- NASA’s first all-female spacewalk is slated to happen on Friday morning.
- Astronauts Christina Koch and Jessica Meir will spend hours outside the International Space Station replacing a faulty battery part.
- Though it doesn’t disrupt operations, this is the second such defunct battery unit this year. Administrators hope to figure out what’s causing the failures.
- Visit Business Insider’s homepage for more stories.
NASA’s first all-female spacewalk is finally almost here — astronauts Christina Koch and Jessica Meir will venture out of the International Space Station on Friday morning.
The mission, which was originally scheduled for October 21 but has been moved up, aims to replace a faulty battery part. It will be Meir’s first spacewalk and Koch’s fourth.
The historic spacewalk will begin at 7:50 a.m. ET on Friday, October 18. NASA will air live coverage on its website and on NASA television starting at 6:30 a.m. ET.
Koch was previously scheduled to do a spacewalk with another female astronaut, Anne McClain, in March. That would have been the first all-female crew in 18 years of spacewalking, but NASA cancelled the event because it did not have the right size spacesuits.
10 spacewalks in 3 months
Spacewalks, formally called extravehicular activities or EVAs, are routine yet risky operations. During an EVA, two astronauts put on bulky spacesuits, step outside the ISS, and work together in the unforgiving vacuum of space.
The ISS has conducted 220 EVAs since its construction in December 1998.
“Looking at the workload that we have going forward, this was the right crew to send out to do this set of tasks,” Megan McArthur, deputy chief of NASA’s Astronaut Office, said in a press call about the upcoming spacewalk. “All of our crew members are completely qualified to do this, and I think the fact that it will be two women just is a reflection of the fact that we have so many capable, qualified women in the office.”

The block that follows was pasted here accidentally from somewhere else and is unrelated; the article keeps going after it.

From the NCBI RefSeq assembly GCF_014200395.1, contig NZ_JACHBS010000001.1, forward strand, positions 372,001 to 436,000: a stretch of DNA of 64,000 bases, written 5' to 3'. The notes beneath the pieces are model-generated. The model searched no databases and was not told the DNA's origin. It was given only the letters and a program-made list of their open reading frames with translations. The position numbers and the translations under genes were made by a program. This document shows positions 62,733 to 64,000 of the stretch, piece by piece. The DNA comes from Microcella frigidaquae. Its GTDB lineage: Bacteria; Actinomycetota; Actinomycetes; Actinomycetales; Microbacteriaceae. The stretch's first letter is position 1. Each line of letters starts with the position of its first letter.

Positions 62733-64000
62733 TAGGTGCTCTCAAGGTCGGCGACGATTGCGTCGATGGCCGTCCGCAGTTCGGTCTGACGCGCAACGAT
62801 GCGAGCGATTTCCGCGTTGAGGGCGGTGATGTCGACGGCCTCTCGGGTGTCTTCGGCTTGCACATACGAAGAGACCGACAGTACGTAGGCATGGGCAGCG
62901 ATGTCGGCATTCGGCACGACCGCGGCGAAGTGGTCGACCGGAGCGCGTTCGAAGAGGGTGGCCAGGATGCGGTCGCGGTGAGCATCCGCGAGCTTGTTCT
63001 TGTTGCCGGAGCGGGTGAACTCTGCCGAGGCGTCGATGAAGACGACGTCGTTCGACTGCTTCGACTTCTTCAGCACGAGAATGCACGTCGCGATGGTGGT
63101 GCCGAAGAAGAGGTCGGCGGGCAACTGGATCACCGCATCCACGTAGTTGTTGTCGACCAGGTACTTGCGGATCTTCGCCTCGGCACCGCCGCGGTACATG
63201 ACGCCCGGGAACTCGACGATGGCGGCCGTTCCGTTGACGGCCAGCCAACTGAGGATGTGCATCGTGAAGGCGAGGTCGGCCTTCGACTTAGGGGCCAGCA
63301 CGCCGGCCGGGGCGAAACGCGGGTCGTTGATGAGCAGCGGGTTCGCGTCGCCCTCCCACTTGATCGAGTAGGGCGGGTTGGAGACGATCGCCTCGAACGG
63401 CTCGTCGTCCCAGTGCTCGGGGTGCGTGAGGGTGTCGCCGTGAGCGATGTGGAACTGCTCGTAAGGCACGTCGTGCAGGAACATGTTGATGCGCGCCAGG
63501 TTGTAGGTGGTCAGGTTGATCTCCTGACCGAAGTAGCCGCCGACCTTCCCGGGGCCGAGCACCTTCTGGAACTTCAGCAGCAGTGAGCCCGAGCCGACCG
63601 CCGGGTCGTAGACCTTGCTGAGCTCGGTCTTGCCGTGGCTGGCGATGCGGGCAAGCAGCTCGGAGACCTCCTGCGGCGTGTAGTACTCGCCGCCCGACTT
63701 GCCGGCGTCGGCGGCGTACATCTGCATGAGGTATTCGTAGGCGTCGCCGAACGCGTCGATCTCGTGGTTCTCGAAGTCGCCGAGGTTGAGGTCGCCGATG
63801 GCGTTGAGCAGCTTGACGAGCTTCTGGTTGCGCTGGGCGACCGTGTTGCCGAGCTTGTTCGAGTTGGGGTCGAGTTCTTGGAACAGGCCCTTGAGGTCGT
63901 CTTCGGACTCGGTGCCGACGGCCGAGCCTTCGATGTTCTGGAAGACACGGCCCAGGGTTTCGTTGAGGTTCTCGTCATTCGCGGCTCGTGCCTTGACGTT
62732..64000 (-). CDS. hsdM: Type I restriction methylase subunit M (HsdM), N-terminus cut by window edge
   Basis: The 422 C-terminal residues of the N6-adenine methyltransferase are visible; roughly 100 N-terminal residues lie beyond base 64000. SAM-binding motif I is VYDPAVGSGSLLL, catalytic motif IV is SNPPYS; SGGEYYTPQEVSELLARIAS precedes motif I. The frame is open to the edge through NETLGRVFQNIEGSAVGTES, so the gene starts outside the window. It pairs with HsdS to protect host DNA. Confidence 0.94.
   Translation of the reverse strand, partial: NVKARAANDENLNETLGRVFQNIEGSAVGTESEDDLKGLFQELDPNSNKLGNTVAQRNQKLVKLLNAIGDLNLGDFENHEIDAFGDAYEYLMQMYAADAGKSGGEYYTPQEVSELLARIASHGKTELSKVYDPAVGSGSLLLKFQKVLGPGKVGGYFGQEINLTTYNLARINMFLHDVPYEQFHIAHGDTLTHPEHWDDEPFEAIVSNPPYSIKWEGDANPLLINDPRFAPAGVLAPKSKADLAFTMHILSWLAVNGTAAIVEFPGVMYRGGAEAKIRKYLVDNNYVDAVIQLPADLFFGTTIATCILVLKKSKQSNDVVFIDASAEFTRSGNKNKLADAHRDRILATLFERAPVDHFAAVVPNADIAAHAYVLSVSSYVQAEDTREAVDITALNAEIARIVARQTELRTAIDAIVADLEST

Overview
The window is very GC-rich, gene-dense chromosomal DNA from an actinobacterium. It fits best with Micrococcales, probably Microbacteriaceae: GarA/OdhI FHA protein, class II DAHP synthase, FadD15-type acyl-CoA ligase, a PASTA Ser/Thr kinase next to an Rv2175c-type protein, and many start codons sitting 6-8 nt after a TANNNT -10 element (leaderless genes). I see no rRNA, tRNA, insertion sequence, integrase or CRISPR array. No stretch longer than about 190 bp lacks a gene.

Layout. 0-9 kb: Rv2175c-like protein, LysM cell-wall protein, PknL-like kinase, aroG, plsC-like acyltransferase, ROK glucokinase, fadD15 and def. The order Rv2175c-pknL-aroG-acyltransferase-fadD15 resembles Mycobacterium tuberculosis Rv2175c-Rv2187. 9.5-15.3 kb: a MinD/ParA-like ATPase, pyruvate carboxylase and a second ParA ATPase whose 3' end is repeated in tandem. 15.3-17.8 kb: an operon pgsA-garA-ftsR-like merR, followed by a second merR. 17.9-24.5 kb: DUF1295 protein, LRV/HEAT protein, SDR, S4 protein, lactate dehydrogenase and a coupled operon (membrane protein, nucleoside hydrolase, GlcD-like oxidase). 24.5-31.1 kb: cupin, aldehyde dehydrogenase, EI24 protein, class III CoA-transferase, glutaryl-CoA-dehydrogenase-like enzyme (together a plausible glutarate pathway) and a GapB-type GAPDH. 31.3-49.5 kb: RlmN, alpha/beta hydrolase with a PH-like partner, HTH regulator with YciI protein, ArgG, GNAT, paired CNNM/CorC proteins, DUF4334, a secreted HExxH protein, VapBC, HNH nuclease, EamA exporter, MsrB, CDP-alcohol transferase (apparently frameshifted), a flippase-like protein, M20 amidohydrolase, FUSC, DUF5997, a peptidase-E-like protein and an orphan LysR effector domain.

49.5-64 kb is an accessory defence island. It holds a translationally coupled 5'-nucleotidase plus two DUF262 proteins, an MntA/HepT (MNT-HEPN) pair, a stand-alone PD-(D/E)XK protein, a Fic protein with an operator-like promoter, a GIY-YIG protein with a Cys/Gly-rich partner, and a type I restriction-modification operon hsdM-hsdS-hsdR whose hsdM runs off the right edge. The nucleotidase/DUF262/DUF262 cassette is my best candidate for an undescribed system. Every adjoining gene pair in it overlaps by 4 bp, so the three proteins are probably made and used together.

The milestone comes in the midst of an “EVA blitz,” with a record 10 spacewalks scheduled in just three months.
On October 11, astronauts Andrew Morgan and Christina Koch conducted a spacewalk to install new lithium-ion batteries along one of the space station’s four sets, or “channels,” of batteries. But after that, one of the channel’s three power boxes failed to integrate its new batteries into the space station’s system. As a result, that channel is operating at only two-thirds of its normal power capacity.
The failure doesn’t impact the crew’s safety, ISS operations, or any space experiments happening at the station.
Troubleshooting battery failures
The faulty power unit is about 19 years old, Kenny Todd, who oversees ISS operations, said in the call.
The ISS suffered a similar failure in the spring after astronauts completed the same routine battery installations on another channel. Todd hopes to identify anything the failures might have in common.
“There is a fair level of concern,” he said. “We’re still scratching our heads and looking at the data.”
In the meantime, administrators have pushed back three other spacewalks meant to complete the process of installing new batteries.
When Koch and Meir exit the space station, its robot arm will carry them close to the repair site, where the two astronauts will spend about three hours replacing the 230-pound defunct unit, and about another hour doing other routine maintenance. Todd is confident that the battery channel will be in full operation by the end of the week.
McArthur said that as more women continue to pursue careers in science and technology, all-female spacewalks will likely become commonplace.
“What we see is more and more women with the education and background and skillset that qualify them to apply to the astronaut office,” McArthur said. “That broadens our field of folks to hire from, so that means we’re seeing higher percentages of women in the incoming astronaut classes, so that means we’re seeing higher percentages of women onboard the International Space Station. I would expect that to continue.”
Watch the live feed here starting at 6:30 a.m. ET on Friday:
SEE ALSO: A new radar system will track 250,000 tiny pieces of space junk. It may help prevent snowballing collisions that could cut off our access to orbit.
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